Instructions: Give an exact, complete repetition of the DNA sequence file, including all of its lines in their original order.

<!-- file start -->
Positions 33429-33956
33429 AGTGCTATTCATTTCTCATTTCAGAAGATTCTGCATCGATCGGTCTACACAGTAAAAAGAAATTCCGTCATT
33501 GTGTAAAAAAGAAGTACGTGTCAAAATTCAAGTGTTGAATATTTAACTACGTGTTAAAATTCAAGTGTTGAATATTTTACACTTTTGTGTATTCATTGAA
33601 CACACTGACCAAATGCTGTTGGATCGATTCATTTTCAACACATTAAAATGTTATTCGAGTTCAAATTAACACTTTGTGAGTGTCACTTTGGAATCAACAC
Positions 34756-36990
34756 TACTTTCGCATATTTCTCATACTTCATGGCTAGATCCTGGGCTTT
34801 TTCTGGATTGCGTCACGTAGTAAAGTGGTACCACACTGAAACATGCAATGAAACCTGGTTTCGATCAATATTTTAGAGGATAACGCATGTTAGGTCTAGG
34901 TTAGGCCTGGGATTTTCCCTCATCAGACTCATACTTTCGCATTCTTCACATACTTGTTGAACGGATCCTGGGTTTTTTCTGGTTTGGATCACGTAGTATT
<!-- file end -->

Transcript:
Positions 33429-33956
33429 AGTGCTATTCATTTCTCATTTCAGAAGATTCTGCATCGATCGGTCTACACAGTAAAAAGAAATTCCGTCATT
33501 GTGTAAAAAAGAAGTACGTGTCAAAATTCAAGTGTTGAATATTTAACTACGTGTTAAAATTCAAGTGTTGAATATTTTACACTTTTGTGTATTCATTGAA
33601 CACACTGACCAAATGCTGTTGGATCGATTCATTTTCAACACATTAAAATGTTATTCGAGTTCAAATTAACACTTTGTGAGTGTCACTTTGGAATCAACAC
Positions 34756-36990
34756 TACTTTCGCATATTTCTCATACTTCATGGCTAGATCCTGGGCTTT
34801 TTCTGGATTGCGTCACGTAGTAAAGTGGTACCACACTGAAACATGCAATGAAACCTGGTTTCGATCAATATTTTAGAGGATAACGCATGTTAGGTCTAGG
34901 TTAGGCCTGGGATTTTCCCTCATCAGACTCATACTTTCGCATTCTTCACATACTTGTTGAACGGATCCTGGGTTTTTTCTGGTTTGGATCACGTAGTATT